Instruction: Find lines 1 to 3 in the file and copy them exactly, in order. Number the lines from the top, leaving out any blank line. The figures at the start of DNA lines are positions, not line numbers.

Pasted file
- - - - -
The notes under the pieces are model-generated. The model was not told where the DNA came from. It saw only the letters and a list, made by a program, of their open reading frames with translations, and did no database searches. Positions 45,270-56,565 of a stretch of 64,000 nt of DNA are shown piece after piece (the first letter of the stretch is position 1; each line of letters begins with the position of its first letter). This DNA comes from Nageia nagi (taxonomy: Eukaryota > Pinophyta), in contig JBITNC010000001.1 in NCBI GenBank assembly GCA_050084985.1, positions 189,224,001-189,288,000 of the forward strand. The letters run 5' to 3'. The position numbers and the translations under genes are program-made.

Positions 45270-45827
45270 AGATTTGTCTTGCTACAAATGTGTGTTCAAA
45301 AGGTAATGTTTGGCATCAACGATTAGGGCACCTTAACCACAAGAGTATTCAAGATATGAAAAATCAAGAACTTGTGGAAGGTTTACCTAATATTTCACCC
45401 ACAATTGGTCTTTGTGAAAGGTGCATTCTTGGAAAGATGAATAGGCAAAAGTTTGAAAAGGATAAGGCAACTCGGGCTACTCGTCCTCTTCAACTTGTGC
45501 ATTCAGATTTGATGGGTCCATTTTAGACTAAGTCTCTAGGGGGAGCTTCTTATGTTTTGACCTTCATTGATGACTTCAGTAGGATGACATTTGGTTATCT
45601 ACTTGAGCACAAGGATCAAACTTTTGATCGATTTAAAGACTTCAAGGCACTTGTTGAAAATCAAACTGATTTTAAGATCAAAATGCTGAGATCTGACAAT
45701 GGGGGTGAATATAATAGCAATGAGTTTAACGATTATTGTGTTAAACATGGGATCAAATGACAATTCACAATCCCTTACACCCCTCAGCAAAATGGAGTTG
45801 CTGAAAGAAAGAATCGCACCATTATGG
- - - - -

The notes under the pieces are model-generated. The model was not told where the DNA came from. It saw only the letters and a list, made by a program, of their open reading frames with translations, and did no database searches. Positions 45,270-56,565 of a stretch of 64,000 nt of DNA are shown piece after piece (the first letter of the stretch is position 1; each line of letters begins with the position of its first letter). This DNA comes from Nageia nagi (taxonomy: Eukaryota > Pinophyta), in contig JBITNC010000001.1 in NCBI GenBank assembly GCA_050084985.1, positions 189,224,001-189,288,000 of the forward strand. The letters run 5' to 3'. The position numbers and the translations under genes are program-made.

Positions 45270-45827
45270 AGATTTGTCTTGCTACAAATGTGTGTTCAAA